To optimize the efficiency of heat dissipation, each projection in the irregular contact surface is required to be separated from other projections. However, forming such surface irregularities will require punches having highly complex configurations, and it will increase the fabrication cost.

DISCLOSURE OF THE INVENTION

In view of such problems of the prior art, a primary object of the present invention is to provide a contact assembly for a magnetic switch suitable for use in a starter motor which can improve the efficiency of heat dissipation from the contact surface without increasing the fabrication cost.

According to the present invention, such an object can be accomplished by providing a contact assembly for a magnetic switch comprising a pair of fixed contact members and a plate-shaped moveable contact member adapted to be selectively connected across the fixed contact members, characterized by that: a contact surface of at least one of the fixed contact members and the moveable contact member is provided with a certain irregularity in a checker board pattern.

According to a broad concept of the present invention, there is provided a contact assembly for a magnetic switch comprising a pair of fixed contact members and a plate-shaped moveable contact member adapted to be selectively connected across the fixed contact members, characterized by that: a contact surface of at least one of the fixed contact members and the moveable contact member is provided with a plurality of projections which are separated from each other or connected by narrowed parts.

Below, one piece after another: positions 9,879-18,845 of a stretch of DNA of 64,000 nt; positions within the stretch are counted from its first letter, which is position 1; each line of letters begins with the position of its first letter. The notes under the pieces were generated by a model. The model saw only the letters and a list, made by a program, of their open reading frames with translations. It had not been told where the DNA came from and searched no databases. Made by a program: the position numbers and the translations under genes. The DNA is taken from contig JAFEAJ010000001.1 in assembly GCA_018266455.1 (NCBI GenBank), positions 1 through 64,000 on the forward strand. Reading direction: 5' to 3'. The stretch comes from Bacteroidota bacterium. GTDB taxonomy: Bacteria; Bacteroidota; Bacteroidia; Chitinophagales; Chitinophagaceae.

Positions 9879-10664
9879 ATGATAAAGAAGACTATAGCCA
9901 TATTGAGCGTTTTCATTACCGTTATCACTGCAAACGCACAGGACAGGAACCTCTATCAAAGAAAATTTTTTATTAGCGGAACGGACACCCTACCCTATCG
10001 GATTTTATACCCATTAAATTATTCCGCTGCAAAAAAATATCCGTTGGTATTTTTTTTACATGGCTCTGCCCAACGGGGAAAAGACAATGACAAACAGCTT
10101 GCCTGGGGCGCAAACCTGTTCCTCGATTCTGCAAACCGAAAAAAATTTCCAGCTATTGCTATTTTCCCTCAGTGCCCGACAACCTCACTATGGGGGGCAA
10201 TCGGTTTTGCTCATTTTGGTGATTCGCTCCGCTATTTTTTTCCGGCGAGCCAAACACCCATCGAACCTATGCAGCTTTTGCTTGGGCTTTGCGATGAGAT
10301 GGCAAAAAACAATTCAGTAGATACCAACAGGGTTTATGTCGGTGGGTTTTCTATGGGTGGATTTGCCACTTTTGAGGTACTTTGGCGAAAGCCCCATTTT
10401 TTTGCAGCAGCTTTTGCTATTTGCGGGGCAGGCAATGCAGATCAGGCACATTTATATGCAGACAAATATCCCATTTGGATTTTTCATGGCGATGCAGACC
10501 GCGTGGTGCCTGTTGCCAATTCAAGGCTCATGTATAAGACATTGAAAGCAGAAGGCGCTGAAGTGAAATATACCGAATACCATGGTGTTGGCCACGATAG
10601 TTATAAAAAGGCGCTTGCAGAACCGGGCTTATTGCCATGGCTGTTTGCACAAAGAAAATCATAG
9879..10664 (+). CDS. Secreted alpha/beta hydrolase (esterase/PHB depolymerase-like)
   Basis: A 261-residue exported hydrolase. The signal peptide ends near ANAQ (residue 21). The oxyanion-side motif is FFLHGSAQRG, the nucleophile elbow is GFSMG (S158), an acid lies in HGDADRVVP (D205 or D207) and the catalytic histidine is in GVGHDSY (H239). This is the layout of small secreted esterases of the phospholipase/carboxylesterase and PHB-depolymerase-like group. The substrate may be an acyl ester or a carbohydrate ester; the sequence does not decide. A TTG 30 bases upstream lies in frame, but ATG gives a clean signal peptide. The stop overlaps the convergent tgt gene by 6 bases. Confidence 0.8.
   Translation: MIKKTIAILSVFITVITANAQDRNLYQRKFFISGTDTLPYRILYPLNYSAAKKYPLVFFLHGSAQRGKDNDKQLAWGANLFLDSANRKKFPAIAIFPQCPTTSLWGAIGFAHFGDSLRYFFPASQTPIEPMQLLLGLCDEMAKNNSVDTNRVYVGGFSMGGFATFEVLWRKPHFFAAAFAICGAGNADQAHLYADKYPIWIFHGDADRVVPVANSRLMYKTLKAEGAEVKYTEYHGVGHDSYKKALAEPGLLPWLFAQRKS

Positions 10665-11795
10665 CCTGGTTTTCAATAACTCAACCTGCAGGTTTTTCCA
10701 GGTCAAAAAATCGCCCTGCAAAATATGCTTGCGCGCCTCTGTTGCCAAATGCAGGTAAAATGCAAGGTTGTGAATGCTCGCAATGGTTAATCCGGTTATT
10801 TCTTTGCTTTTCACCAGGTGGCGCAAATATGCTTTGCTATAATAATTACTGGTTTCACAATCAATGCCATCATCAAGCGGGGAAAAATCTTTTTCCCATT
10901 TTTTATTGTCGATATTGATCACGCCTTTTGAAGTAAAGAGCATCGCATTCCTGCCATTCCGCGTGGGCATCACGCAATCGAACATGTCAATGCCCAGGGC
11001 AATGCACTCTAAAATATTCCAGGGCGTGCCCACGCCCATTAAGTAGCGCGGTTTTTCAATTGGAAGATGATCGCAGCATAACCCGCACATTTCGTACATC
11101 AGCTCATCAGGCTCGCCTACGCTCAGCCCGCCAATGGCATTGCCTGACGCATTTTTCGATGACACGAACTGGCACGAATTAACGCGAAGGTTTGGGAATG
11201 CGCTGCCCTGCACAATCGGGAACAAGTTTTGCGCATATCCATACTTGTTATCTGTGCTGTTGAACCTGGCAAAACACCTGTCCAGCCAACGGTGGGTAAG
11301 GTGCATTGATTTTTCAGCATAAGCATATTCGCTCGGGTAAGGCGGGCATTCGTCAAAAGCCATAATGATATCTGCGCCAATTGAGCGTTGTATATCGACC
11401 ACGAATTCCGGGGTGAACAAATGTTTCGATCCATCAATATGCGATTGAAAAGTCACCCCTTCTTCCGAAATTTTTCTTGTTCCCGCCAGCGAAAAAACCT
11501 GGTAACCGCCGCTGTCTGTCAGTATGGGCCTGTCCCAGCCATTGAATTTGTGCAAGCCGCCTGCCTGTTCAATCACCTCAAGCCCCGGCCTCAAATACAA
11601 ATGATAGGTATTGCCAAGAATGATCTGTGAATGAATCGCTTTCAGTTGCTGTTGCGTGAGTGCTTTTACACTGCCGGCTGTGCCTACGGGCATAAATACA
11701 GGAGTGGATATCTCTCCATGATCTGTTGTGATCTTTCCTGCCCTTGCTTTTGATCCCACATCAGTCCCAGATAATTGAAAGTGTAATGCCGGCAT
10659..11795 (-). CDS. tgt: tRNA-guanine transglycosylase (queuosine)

By thus providing a surface irregularity in a checker board pattern or a plurality of projections separated from each other in at least one of the fixed and moveable contact members, each projection in the surface irregularity can be separated from other projections.

Thus, the interval between adjacent projections can be relatively large, and the necessary die or the punch can be easily fabricated. Furthermore, the pressing force required for the punching process can be made relatively small, and the fabrication cost can be reduced. In particular, when these projections are provided with polygonal forms, they can be easily fabricated by machining.

BRIEF DESCRIPTION OF THE DRAWINGS

FIG. 1 is a partly broken away sectional side view of an essential part of an automotive starter motor to which the present invention is applied;

FIG. 2 is a partly broken away enlarged sectional side view of an essential part of the magnetic switch according to the present invention:

FIG. 3 is a perspective view of a moveable contact member according to the present invention; and